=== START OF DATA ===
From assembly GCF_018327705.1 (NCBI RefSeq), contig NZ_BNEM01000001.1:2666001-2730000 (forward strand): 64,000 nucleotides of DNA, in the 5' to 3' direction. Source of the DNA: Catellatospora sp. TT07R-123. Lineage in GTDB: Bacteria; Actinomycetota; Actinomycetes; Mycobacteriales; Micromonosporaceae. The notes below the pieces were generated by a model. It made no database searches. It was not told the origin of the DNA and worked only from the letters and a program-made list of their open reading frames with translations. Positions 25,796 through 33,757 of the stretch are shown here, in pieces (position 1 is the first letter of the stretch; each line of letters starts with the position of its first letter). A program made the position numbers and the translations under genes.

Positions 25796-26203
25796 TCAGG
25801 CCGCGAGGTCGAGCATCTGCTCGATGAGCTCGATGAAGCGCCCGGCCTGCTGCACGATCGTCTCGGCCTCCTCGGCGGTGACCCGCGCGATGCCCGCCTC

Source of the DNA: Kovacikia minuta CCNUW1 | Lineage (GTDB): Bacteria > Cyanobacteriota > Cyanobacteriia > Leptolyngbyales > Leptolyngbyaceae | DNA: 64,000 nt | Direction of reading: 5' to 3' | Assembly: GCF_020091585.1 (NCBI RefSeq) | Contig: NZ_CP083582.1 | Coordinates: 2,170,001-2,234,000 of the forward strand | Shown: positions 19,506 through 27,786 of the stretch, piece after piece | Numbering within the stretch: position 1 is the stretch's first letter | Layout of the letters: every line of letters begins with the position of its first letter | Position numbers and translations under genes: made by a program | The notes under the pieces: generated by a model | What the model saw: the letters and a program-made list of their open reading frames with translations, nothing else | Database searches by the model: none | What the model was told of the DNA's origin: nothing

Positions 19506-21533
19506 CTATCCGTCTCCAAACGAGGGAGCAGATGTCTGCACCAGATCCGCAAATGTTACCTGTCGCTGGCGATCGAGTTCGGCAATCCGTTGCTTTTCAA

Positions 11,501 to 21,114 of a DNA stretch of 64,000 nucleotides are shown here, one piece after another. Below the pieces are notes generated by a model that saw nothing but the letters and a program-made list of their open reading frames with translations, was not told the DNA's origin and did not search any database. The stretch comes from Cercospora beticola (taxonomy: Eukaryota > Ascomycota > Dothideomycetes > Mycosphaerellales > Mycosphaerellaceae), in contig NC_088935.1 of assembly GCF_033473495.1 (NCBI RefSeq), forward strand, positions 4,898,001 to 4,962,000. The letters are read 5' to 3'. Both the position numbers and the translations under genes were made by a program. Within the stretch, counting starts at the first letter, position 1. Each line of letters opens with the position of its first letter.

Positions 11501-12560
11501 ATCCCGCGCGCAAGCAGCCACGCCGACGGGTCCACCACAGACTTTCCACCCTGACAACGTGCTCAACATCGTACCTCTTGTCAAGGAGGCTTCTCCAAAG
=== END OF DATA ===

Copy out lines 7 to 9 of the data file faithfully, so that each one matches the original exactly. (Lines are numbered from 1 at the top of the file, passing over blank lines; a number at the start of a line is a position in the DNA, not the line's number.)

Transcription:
19506 CTATCCGTCTCCAAACGAGGGAGCAGATGTCTGCACCAGATCCGCAAATGTTACCTGTCGCTGGCGATCGAGTTCGGCAATCCGTTGCTTTTCAA

Positions 11,501 to 21,114 of a DNA stretch of 64,000 nucleotides are shown here, one piece after another. Below the pieces are notes generated by a model that saw nothing but the letters and a program-made list of their open reading frames with translations, was not told the DNA's origin and did not search any database. The stretch comes from Cercospora beticola (taxonomy: Eukaryota > Ascomycota > Dothideomycetes > Mycosphaerellales > Mycosphaerellaceae), in contig NC_088935.1 of assembly GCF_033473495.1 (NCBI RefSeq), forward strand, positions 4,898,001 to 4,962,000. The letters are read 5' to 3'. Both the position numbers and the translations under genes were made by a program. Within the stretch, counting starts at the first letter, position 1. Each line of letters opens with the position of its first letter.

Positions 11501-12560